As compelling as the music is, though, “Rolling Thunder Revue” is only partially a concert film. It’s fundamentally a backstage slice of the ’70s that tips its hat to what may have been the last moment when a rock ‘n’ roll tour could be a scraggly communal party be-in that rarely touched down. The Rolling Thunder Revue, as the movie make clear, was not a success financially (in fact, it was a disaster), and that’s now part of its mystique. They lost all this money…and no one gave a damn. Except, of course, for the managers and accountants. (Oh, them!)
Scorsese revels in the vibrant slapdash spontaneity of it all. He veers from Patti Smith telling a long, mesmerizing anecdote on the stage of the Other End, where Dylan was hanging out on the verge of the tour, to footage of the extended studio jam sessions that were the only real rehearsals, to a party at Ginsberg’s Lower East Side apartment, where Dylan, smiling and never more scruffy-handsome, seems a touch more accessible than he did a decade before in “Don’t Look Back,” though he still wears that invisible armor of untouchability. (On the Rolling Thunder tour, one musician says that Dylan never spoke a word to him.) We also witness the backbiting interpersonal tour politics, like the general disdain for Larry “Ratso” Sloman, whose skills as a reporter were inseparable from his instincts as a noodge.
In the ’70s, the joy of a good rock doc, like the Joe Cocker gospel-rock bash “Mad Dogs and Englishmen” or the too-scandalous-to-be-released Rolling Stones diary “Cocksucker Blues,” is that the verité camera hovered in front of the stars, managers, groupies, hippies, and hangers-on, who lost all awareness of the camera. That’s more or less what happens here. “Rolling Thunder Revue” celebrates the let’s-try-it-on, let-it-all-hang-out spirit of the era, and as a time capsule the film is a gift that keeps on giving.
Yet at times it’s a little too much of a good (indulgent) thing. The Rolling Thunder Revue tour unfolded at a moment when the mood of America was shifting. The Nixon presidency and the Vietnam War had come to an end, bicentennial patriotism had arrived (with “Rocky” and Reagan on the horizon), and lackadaisical, smiley-face drifting was on the way out; business school was on the way in. The tour was all about “authenticity,” but what the camera catches, in hindsight, is a bunch of people living in happy haze of communal creativity that was also an unmistakable bubble.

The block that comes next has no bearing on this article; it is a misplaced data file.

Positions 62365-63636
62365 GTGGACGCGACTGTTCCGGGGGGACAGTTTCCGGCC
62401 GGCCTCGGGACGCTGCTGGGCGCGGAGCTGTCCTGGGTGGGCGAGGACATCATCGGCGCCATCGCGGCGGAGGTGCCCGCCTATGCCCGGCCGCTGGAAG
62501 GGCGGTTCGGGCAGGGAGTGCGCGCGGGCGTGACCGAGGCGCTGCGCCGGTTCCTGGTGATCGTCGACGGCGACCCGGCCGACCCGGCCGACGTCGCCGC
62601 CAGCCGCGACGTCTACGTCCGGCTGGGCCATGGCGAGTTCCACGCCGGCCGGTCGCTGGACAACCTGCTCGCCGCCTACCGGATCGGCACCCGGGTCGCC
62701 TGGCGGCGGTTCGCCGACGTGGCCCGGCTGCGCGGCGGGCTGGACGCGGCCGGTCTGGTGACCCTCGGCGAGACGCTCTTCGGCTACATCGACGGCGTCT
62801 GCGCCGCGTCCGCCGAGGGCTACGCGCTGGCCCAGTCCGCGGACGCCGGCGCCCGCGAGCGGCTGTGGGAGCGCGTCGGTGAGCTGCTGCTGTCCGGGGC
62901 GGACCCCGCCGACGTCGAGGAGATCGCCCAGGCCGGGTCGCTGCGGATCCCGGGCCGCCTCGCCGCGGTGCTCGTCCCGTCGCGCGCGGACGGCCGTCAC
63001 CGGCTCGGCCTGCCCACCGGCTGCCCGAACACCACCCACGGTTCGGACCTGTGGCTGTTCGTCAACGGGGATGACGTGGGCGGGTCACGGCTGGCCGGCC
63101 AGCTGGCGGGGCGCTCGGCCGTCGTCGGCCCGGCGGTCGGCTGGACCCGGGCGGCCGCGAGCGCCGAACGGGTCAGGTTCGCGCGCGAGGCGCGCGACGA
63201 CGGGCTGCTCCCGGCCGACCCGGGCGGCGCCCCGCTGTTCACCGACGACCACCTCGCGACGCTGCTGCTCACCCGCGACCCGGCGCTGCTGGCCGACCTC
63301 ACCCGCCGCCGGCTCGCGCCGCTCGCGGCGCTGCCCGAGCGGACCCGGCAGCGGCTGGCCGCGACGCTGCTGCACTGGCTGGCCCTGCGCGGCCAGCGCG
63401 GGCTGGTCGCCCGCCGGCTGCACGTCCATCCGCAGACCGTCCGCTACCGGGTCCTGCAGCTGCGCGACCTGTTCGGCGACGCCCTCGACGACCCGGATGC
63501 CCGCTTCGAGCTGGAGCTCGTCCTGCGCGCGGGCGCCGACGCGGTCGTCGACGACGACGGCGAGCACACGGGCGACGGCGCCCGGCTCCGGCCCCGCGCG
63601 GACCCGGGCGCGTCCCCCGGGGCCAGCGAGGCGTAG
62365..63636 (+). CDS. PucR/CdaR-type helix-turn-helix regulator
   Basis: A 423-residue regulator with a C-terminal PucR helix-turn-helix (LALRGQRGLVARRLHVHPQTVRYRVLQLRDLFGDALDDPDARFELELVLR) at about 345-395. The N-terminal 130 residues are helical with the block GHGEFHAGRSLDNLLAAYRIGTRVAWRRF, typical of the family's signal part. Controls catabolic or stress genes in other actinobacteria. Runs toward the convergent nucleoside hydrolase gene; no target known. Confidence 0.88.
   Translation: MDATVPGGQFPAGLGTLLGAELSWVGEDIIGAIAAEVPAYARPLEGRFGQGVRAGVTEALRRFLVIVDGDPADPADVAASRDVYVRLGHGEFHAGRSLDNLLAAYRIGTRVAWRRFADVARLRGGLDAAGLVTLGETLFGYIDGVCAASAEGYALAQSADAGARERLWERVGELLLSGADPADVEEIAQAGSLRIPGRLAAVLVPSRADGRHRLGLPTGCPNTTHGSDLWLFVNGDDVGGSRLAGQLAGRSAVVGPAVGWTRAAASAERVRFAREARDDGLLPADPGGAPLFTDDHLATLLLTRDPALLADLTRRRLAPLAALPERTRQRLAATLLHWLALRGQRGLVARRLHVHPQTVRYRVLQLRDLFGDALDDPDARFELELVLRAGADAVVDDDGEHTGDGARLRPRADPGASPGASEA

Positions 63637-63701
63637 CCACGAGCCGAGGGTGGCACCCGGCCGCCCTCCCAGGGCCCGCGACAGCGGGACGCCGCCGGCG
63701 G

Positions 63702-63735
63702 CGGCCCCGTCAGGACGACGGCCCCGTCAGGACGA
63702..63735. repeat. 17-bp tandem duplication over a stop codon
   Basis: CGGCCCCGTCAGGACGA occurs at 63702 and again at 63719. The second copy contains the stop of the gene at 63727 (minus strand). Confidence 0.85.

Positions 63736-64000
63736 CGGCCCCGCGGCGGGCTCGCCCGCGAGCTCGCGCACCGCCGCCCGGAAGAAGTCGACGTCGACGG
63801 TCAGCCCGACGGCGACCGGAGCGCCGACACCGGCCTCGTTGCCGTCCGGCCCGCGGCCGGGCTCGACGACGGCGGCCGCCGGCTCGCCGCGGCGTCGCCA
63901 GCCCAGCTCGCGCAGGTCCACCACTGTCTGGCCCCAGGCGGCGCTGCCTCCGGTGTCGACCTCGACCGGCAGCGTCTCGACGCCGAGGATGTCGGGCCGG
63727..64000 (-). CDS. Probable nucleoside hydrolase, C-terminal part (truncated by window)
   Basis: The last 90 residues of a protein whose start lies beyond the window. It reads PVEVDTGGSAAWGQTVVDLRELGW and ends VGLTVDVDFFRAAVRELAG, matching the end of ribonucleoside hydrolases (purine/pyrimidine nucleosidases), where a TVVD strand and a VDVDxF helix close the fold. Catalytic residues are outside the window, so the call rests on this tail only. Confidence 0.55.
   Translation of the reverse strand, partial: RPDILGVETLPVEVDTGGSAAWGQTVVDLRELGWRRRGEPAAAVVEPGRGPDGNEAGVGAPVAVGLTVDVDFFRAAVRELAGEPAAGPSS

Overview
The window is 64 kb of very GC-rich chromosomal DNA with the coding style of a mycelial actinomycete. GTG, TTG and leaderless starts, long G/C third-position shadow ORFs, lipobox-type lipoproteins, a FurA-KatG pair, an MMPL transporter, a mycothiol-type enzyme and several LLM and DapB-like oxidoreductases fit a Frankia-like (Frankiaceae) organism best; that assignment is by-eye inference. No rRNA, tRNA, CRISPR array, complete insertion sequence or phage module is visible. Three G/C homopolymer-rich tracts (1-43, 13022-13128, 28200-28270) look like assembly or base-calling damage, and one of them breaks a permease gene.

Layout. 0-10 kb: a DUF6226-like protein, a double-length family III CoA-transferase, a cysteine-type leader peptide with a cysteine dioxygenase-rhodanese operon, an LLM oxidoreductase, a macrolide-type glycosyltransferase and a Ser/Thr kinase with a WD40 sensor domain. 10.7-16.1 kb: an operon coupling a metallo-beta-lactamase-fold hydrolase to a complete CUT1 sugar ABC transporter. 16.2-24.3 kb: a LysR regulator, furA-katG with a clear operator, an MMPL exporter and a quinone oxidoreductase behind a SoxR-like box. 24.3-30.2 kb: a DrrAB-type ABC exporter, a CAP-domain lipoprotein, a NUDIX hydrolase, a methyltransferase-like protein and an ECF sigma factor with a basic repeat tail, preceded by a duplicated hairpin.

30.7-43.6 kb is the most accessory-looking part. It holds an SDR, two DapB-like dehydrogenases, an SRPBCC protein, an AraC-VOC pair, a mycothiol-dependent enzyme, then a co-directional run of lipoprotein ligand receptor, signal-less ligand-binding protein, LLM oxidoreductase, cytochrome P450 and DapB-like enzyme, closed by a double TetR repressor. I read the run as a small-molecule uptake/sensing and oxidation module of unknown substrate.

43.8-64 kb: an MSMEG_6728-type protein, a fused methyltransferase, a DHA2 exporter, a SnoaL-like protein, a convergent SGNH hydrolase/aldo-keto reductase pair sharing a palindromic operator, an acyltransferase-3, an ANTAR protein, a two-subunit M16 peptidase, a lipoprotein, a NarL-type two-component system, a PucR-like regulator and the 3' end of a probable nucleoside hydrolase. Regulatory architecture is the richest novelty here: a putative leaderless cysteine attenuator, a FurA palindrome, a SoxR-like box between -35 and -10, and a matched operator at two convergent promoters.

Scorsese views that bubble with unabashed romanticism. Since he didn’t shoot a frame of this movie apart from the interviews, the filmmaking is all in the editing. Technically, it’s an exquisite piece of work, with a turbulent, spangly flow that carries you along and gives you lots of time to sit back and gawk at figures like Joni Mitchell (the rare person who seems to intimidate Dylan) and Rubin “Hurricane” Carter (who sketches in his friendship with Dylan). We also have time to note the bits of documentary fakery that Scorsese has prankishly embedded in the movie: interviews with the film’s “original” director, and with Jack Tanner (Michael Murphy) from Robert Altman’s 1988 HBO series, not to mention a made-up subplot about Sharon Stone joining the tour as a teenage fan. This stuff may be an homage to the “put-on” spirit of the time, but it’s more annoying than inspired. Beyond that, though, Scorsese sculpts the movie with an almost awed sincerity, fashioning “Rolling Thunder Revue” into a vision of a lost utopia of blissed-out gypsy-artist selfhood. Maybe that’s what it was, but despite the stardust through which Scorsese views it, it now looks more than ever like a castle in the air.